Wednesday, 19 June 2019

CRT at work on the Claydon flight

We encountered CRT in two separate locations on the Claydon lock flight today. A team from Leeds was measuring Lock 20 so they could make replacement bottom gates the right size. The method was crude, to say the least. To measure the width of the lock at the bottom of the gates a tape measure was fixed to poles with masking tape and then lowered against the sides of the lock. It seemed that trial and error was used until the tape was the right length. I didn't get a photo of this, but witnessed the measurement of the angle of lean of the quoin. This involved leaning over the side, holding a spirit level vertical and measuring the distance out of true.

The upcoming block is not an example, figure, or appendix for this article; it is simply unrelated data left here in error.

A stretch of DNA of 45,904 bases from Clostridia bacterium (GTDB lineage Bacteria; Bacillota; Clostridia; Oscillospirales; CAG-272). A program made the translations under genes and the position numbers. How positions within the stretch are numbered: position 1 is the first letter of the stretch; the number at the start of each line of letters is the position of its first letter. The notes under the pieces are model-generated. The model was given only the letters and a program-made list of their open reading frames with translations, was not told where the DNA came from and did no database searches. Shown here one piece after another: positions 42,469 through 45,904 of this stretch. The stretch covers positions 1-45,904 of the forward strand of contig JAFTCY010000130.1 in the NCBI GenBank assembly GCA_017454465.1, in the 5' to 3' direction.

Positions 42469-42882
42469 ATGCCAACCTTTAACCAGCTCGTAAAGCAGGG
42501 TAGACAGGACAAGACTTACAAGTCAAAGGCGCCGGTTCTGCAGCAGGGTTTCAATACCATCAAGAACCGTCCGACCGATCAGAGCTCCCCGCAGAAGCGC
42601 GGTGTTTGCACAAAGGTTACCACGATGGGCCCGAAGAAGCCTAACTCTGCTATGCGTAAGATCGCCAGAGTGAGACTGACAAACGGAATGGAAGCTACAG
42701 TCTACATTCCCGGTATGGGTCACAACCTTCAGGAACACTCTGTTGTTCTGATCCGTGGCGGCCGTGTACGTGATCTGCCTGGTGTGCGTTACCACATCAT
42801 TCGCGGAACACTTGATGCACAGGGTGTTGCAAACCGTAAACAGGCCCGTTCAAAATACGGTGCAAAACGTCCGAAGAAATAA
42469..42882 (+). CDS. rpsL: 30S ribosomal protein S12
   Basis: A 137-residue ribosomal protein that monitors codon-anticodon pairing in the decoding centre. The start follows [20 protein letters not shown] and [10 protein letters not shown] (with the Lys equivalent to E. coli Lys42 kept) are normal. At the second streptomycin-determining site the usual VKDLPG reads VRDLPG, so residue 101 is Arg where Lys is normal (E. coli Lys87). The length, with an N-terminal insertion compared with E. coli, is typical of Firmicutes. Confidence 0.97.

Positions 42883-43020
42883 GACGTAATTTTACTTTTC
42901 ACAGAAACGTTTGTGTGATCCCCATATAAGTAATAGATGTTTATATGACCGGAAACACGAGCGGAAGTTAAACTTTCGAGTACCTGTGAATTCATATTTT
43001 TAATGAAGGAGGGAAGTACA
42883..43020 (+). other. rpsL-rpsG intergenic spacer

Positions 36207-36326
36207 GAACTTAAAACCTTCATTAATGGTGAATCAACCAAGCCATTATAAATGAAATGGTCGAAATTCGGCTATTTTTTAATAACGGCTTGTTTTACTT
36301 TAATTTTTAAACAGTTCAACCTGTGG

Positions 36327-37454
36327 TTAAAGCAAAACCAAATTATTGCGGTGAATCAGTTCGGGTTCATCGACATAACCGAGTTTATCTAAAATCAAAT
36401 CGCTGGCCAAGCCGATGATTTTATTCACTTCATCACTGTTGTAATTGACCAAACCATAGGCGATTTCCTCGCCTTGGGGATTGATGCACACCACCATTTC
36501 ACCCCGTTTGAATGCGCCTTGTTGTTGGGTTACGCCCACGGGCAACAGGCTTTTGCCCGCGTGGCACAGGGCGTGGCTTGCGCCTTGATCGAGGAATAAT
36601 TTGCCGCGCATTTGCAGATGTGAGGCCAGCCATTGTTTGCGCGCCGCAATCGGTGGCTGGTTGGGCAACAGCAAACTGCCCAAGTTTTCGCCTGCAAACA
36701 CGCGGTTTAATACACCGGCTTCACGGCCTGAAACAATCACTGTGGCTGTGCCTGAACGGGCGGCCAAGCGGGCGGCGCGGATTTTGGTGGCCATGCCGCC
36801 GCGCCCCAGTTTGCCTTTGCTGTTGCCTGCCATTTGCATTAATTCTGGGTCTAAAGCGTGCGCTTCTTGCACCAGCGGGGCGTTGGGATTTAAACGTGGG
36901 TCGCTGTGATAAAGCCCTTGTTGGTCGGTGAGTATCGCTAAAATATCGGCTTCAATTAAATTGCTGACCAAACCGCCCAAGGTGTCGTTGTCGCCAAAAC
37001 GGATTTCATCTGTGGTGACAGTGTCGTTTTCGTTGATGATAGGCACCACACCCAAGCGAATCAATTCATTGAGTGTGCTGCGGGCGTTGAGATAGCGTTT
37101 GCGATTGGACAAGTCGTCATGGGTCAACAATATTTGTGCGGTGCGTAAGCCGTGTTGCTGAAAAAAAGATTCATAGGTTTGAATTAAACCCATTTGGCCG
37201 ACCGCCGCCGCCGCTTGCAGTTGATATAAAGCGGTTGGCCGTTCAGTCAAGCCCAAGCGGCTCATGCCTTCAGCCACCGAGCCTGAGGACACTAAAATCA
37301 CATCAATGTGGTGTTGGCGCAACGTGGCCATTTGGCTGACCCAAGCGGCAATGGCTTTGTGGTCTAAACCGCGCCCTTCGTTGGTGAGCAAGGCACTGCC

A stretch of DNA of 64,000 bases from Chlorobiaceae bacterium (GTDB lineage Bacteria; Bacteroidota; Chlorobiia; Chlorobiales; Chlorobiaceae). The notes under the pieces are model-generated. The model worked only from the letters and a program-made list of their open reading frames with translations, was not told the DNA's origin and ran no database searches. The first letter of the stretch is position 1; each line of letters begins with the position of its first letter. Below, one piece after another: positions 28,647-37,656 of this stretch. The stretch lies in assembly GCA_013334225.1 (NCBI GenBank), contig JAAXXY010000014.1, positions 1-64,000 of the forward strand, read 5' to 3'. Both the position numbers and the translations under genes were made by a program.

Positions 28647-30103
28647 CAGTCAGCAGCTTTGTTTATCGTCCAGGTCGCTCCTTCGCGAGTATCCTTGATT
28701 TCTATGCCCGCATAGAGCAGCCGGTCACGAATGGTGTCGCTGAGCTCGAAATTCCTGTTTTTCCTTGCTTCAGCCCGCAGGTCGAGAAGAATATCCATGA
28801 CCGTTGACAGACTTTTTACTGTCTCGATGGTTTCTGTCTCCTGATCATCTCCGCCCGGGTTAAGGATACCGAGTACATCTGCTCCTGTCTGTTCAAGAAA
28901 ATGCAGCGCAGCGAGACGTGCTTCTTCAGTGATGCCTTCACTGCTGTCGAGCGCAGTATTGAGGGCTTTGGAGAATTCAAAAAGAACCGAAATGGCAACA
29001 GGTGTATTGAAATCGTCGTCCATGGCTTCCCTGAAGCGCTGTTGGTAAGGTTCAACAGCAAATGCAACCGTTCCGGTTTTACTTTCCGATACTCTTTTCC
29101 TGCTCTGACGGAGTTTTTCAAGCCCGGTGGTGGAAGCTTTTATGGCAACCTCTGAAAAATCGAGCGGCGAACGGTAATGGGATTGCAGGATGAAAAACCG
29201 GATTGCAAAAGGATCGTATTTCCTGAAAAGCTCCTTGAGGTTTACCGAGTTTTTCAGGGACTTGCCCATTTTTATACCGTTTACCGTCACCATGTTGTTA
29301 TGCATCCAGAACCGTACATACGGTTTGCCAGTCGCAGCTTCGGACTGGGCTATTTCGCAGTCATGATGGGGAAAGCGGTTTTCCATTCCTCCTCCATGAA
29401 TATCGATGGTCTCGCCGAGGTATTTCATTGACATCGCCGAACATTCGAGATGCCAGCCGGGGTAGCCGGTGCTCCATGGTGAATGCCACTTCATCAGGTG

A little further on, at Claydon Bottom Lock, there was an altogether more intricate operation going on.

A new balance beam was being cut, chiselled and routed into the exact shape needed.

With the beam missing from the gate locking through was very slow. Only one bottom paddle was in operation, and the gate without beam was having to be hauled open by a beefy CRT man pulling on a rope.

They told me they'd been working on this lock for a week.

We had been in a queue of three; by the time we got through the lock an hour later the queue from the other direction was six deep.

We tied up at Cropredy at about 4pm. Banbury tomorrow.

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